search
Archaeology Magazine

A publication of the Archaeological Institute of America

archaeology
subscribe
Special Introductory Offer!

World Roundup

  • World Roundup CanadaCANADA: Using a modern reproduction of a Springfield Model 1795 .69-caliber smoothbore flintlock musket, and a tray of pork belly, shoulder, and chops (together comprising “proxy buttocks”), archaeologists conducted an experiment to determine what injuries from buckshot should look like in the archaeological record. Based on their results, they determined that bone damage on remains from the War of 1812’s Battle of Stoney Creek were caused by these smaller lead pellets—the first archaeological identification of buckshot injuries. —Samir S. Patel

  • World Roundup FloridaFLORIDA: The period between 1645 and 1715—corresponding roughly to the Golden Age of Piracy—was light on Caribbean hurricanes, according to a new study that brought together shipwrecks, trees, and sunspots. An inventory of shipwrecks was combined with tree rings, which reflect the annual growth of trees (slower in years with hurricanes), to suggest a 75 percent reduction in hurricane frequency around that time. The period is known as the Maunder Minimum, a time of cooler temperatures in the Northern Hemisphere correlated with low sunspot activity. This work might provide insight into how hurricanes will respond to climate change. —Samir S. Patel

  • World Roundup IrelandIRELAND: In 1902 scientists found the kneecap of a brown bear in Alice and Gwendoline Cave in County Clare and noted knife marks on it. The find joined the collection of the National Museum of Ireland in the 1920s, and it remained there for around 90 years before it drew the attention of a cave archaeologist, intrigued by evidence of human-bear interaction. Radiocarbon dating shows the patella dates back 12,500 years, making it the oldest known sign of human presence in Ireland by 2,500 years. —Samir S. Patel

  • World Roundup SwitzerlandSWITZERLAND: Big wheels of sweet, nutty Gruyère, Comté, Appenzeller, and Raclette: The long history of Alpine Swiss cheese has just gotten longer. Residues on pots found at six sites show that people there were heating milk as part of the cheese-making process in the mountains as far back as the first millennium b.c. This is the earliest known evidence of Alpine dairying, which likely arose as pressure on lowland farming areas drove herders to higher-elevation pastures. —Samir S. Patel

  • World Roundup ItalyITALY: There are a few ways to keep food from sticking to pans, including modern nonstick coatings, generous use of oil, or well-seasoned cast iron. Written sources state that ancient Romans used cookware called Cumanae testae for making stews, but it has never been known for sure what that pottery was. At a site near Naples, archaeologists think they found the answer in the extensive dump of an ancient pottery factory that coated the inside of its cookware with a distinctive thick red slip that would have done the job—made in quantities large enough to be exported across the empire. —Samir S. Patel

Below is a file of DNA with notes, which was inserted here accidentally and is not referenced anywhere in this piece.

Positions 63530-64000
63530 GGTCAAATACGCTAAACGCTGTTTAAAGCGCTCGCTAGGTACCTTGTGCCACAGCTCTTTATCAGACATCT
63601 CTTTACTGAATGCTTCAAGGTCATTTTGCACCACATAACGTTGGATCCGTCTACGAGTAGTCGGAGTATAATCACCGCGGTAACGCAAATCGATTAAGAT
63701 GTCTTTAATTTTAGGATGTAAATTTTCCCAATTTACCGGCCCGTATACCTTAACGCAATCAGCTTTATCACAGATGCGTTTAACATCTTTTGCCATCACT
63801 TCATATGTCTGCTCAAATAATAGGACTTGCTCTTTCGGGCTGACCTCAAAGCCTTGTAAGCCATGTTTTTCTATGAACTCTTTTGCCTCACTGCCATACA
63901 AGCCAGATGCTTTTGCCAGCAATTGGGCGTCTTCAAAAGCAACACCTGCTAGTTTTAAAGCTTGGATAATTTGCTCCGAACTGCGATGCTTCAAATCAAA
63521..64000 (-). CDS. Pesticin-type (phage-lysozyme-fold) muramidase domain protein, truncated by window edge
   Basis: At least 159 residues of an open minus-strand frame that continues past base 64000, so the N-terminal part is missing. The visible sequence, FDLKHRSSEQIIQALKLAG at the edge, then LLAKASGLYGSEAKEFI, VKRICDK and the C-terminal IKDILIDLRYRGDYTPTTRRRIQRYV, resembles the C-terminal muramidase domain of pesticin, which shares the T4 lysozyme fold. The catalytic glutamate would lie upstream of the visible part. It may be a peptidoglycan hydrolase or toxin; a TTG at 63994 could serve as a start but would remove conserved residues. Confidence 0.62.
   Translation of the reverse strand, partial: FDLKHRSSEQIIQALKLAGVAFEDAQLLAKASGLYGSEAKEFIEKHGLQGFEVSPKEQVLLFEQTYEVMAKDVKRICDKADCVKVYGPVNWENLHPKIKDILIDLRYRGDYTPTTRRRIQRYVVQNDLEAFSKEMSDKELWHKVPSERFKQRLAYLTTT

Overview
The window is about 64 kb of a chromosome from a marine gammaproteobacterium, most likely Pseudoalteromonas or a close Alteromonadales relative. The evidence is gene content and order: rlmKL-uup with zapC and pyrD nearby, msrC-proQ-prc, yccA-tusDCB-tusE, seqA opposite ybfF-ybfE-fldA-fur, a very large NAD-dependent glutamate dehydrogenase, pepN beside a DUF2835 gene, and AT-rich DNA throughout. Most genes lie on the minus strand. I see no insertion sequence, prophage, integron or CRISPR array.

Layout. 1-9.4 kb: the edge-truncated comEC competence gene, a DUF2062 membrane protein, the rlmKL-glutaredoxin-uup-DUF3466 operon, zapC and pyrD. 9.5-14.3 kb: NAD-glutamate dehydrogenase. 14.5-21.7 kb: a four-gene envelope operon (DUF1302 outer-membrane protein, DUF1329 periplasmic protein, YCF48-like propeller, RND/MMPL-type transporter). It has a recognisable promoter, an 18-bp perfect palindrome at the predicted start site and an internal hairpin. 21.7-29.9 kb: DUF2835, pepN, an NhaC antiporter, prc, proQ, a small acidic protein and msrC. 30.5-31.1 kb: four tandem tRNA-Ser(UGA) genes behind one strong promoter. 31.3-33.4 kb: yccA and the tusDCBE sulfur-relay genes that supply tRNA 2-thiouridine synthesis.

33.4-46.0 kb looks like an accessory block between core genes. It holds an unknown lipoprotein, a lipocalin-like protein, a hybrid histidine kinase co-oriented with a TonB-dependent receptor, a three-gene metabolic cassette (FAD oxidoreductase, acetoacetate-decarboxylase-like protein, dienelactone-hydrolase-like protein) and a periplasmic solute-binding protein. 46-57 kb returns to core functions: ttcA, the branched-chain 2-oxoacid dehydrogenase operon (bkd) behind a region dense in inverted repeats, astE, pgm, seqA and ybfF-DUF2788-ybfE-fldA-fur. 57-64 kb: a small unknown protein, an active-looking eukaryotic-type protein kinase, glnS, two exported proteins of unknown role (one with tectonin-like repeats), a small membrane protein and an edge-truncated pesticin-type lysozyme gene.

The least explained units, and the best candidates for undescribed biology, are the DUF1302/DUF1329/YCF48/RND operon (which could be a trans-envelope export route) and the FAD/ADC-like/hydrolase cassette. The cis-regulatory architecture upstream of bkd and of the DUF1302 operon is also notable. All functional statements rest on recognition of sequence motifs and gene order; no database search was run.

• World Roundup Burkina FasoBURKINA FASO: Shea butter is a common component of cosmetics and lotions, and in West Africa it is used primarily for cooking (and a variety of other uses, such as waterproofing). It comes from the hard nuts of the shea tree, which are cracked, crushed, roasted, ground, and separated to make a Crisco-like product. Study of charred nutshells from house sites shows that shea has been harvested and processed since a.d. 100, a millennium earlier than was once thought. The trees were apparently protected and maintained as surrounding land was farmed. —Samir S. Patel

  • World Roundup UAEUNITED ARAB EMIRATES: On Marawah Island, excavators have uncovered what they believe is one of the earliest known examples of stone-built architecture in the Arabian Gulf, at 7,500 years old. The site, which appears to have been a house that later became a tomb (a single person was buried inside a partially collapsed room), comes from a time when the Gulf region was far wetter and greener than it is today. Other finds include stone tools, projectile points, and beads, as well as bones from both turtle and dugongs. —Samir S. Patel

  • World Roundup NepalNEPAL: In the Samdzong tomb complex in Upper Mustang, beside a gold and silver funerary mask, were several textiles that are the subject of a new analysis. They include separate pieces made of wool and horsehair, as well as silk, colored with a variety of organic dyes. Most intriguing was that silk wasn’t produced locally at the time, around 1,500 years ago, which suggests that the area was not isolated as once thought, but had connections with the Silk Road, and that locals ably combined local products with imports from India and China. —Samir S. Patel

  • World Roundup Hong KongHONG KONG: Despite World War II and the city’s celebrated modern development, a few fragments of old Hong Kong still survive, such as a recently identified stone marker. It is engraved “B.O. No. 4,” which refers to the “Board of Ordnance,” the British military group responsible for mapping prior to 1855. The position of the stone, in a resort village that was once the site of the British barracks, was confirmed on an 1845 map. It dates to the earliest years of British occupation following the First Opium War (1839–1842). —Samir S. Patel

  • World Roundup IndiaINDIA: At Ellora Caves, a complex of more than 30 rock-carved temples in Maharashtra, among countless surviving statues and reliefs, are the remains of frescoes on some walls and ceilings. They’ve survived more than 1,500 years in part, the authors of a new study believe, because hemp—cannabis, known as bhang in India—was mixed with the plaster. The composite material, called hempcrete, can provide strength, thermal insulation, fire resistance, pest resistance, and sound absorption.

Advertisement

Advertisement


Advertisement